Skip to main content Accessibility help
×
Home
Hostname: page-component-558cb97cc8-4xlcd Total loading time: 0.393 Render date: 2022-10-06T17:31:40.768Z Has data issue: true Feature Flags: { "shouldUseShareProductTool": true, "shouldUseHypothesis": true, "isUnsiloEnabled": true, "useRatesEcommerce": false, "displayNetworkTab": true, "displayNetworkMapGraph": true, "useSa": true } hasContentIssue true

6 - The Chinese Labor Market in the Reform Era

Published online by Cambridge University Press:  24 May 2010

Loren Brandt
Affiliation:
University of Toronto
Thomas G. Rawski
Affiliation:
University of Pittsburgh
Get access

Summary

INTRODUCTION

Since economic reforms began in 1978, the Chinese labor market has undergone a set of remarkable transformations that have dramatically affected the working lives and welfare of China's citizens. Like other rapidly growing developing countries, China has experienced a rapid structural change, featuring a steady flow of labor from agriculture to industry and from rural areas to urban areas. As a transition economy, China has shifted gradually from planned allocation of labor in state-sector jobs to a more open labor market, with increasing numbers of workers employed in the non state and private sectors. Table 6.1 summarizes the magnitude of these changes, drawing upon official data. From 1978 to 2005, the share of labor employed primarily in agriculture fell from 71 to 45 percent, the share of labor working in urban areas increased from 24 to 36 percent, and the share of urban labor working in the state-owned or government sectors fell from 78 to 24 percent.

Although the large magnitudes of these changes are impressive, reform of the labor market has been halting, uneven, and difficult, with much additional reform required if China is to complete its transition successfully while maintaining its rapid development trajectory. Many of the challenges of labor market reforms relate to the political difficulty of moving away from a set of institutions and policies that privileged the welfare of urban workers by guaranteeing employment in state enterprises and imposing strict restrictions on population mobility.

Type
Chapter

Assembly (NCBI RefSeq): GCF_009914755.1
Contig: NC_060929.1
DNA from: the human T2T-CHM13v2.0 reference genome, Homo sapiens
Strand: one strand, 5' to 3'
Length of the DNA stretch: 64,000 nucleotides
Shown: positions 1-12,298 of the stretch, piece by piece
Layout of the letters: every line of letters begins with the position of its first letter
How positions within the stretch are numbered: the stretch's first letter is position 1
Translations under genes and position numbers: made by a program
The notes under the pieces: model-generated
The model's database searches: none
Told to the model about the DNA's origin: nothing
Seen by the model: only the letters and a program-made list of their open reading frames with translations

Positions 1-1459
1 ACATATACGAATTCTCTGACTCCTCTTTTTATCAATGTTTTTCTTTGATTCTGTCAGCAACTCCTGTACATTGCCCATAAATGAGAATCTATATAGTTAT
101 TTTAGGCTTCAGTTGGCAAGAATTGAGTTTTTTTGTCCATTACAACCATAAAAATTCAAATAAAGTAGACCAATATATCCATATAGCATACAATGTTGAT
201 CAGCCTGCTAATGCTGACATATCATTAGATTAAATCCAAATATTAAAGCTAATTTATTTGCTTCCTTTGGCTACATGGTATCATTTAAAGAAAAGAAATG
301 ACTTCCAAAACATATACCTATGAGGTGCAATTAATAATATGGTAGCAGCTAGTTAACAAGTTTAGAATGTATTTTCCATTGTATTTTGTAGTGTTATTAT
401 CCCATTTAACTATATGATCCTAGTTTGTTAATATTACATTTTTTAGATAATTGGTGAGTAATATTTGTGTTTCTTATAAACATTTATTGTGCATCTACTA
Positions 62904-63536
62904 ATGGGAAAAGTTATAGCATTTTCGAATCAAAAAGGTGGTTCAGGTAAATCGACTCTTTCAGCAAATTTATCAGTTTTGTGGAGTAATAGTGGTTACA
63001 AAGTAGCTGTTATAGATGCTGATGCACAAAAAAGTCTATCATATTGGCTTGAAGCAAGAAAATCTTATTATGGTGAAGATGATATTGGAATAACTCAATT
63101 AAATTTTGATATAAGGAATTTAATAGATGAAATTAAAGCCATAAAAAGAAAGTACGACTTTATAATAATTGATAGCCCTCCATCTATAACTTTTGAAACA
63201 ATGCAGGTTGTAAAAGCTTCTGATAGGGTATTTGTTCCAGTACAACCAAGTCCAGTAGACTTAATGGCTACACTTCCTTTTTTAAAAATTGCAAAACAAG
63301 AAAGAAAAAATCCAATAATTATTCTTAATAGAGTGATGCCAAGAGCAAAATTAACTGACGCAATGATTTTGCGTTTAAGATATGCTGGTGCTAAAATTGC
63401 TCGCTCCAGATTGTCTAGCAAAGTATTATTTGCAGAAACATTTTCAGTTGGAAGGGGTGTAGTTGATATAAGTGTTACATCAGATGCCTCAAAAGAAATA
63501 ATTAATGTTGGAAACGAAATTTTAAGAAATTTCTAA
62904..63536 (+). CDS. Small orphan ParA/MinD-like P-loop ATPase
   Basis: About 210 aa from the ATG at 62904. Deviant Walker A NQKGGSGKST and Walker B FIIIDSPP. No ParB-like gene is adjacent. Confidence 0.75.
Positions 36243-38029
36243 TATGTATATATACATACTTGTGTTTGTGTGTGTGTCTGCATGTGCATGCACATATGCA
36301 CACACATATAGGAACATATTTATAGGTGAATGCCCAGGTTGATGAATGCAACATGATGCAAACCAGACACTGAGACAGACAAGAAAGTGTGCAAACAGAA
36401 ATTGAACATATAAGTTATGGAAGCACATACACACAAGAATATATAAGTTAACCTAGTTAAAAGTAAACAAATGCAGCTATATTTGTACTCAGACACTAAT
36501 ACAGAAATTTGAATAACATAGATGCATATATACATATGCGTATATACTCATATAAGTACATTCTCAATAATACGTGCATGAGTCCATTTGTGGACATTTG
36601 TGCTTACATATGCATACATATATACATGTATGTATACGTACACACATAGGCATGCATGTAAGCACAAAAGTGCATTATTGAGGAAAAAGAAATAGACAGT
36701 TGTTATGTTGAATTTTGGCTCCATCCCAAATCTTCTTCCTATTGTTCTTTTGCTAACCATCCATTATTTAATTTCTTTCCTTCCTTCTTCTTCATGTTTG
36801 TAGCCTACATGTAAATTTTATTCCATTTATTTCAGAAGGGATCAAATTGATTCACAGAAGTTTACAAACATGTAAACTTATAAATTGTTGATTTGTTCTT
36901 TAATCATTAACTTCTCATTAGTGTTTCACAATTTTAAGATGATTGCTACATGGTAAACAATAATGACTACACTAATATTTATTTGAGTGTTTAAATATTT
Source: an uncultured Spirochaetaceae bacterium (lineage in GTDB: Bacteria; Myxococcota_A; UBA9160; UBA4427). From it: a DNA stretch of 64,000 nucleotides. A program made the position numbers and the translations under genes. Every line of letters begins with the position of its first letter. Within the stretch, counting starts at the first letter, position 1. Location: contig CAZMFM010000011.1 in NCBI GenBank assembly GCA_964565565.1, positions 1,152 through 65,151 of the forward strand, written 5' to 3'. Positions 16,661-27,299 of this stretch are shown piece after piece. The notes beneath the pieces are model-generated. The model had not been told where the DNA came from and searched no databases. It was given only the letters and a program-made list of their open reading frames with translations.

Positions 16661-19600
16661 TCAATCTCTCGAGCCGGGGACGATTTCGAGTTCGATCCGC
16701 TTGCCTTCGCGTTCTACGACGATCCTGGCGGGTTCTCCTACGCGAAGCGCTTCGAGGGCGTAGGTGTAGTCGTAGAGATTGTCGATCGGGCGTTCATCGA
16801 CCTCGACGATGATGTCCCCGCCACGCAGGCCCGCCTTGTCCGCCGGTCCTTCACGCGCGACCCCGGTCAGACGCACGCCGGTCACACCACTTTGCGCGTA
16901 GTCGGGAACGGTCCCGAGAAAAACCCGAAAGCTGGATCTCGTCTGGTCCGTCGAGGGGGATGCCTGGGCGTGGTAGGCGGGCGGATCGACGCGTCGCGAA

Information
Publisher: Cambridge University Press
Print publication year: 2008

Access options

Get access to the full version of this content by using one of the access options below. (Log in options will check for institutional or personal access. Content may require purchase if you do not have access.)
79
Cited by

Save book to Kindle

To save this book to your Kindle, first ensure coreplatform@cambridge.org is added to your Approved Personal Document E-mail List under your Personal Document Settings on the Manage Your Content and Devices page of your Amazon account. Then enter the ‘name’ part of your Kindle email address below. Find out more about saving to your Kindle.

Note you can select to save to either the @free.kindle.com or @kindle.com variations. ‘@free.kindle.com’ emails are free but can only be saved to your device when it is connected to wi-fi. ‘@kindle.com’ emails can be delivered even when you are not connected to wi-fi, but note that service fees apply.

Find out more about the Kindle Personal Document Service.

Available formats
×

Save book to Dropbox

To save content items to your account, please confirm that you agree to abide by our usage policies. If this is the first time you use this feature, you will be asked to authorise Cambridge Core to connect with your account. Find out more about saving content to Dropbox.

Available formats
×

Save book to Google Drive

To save content items to your account, please confirm that you agree to abide by our usage policies. If this is the first time you use this feature, you will be asked to authorise Cambridge Core to connect with your account. Find out more about saving content to Google Drive.

Available formats
×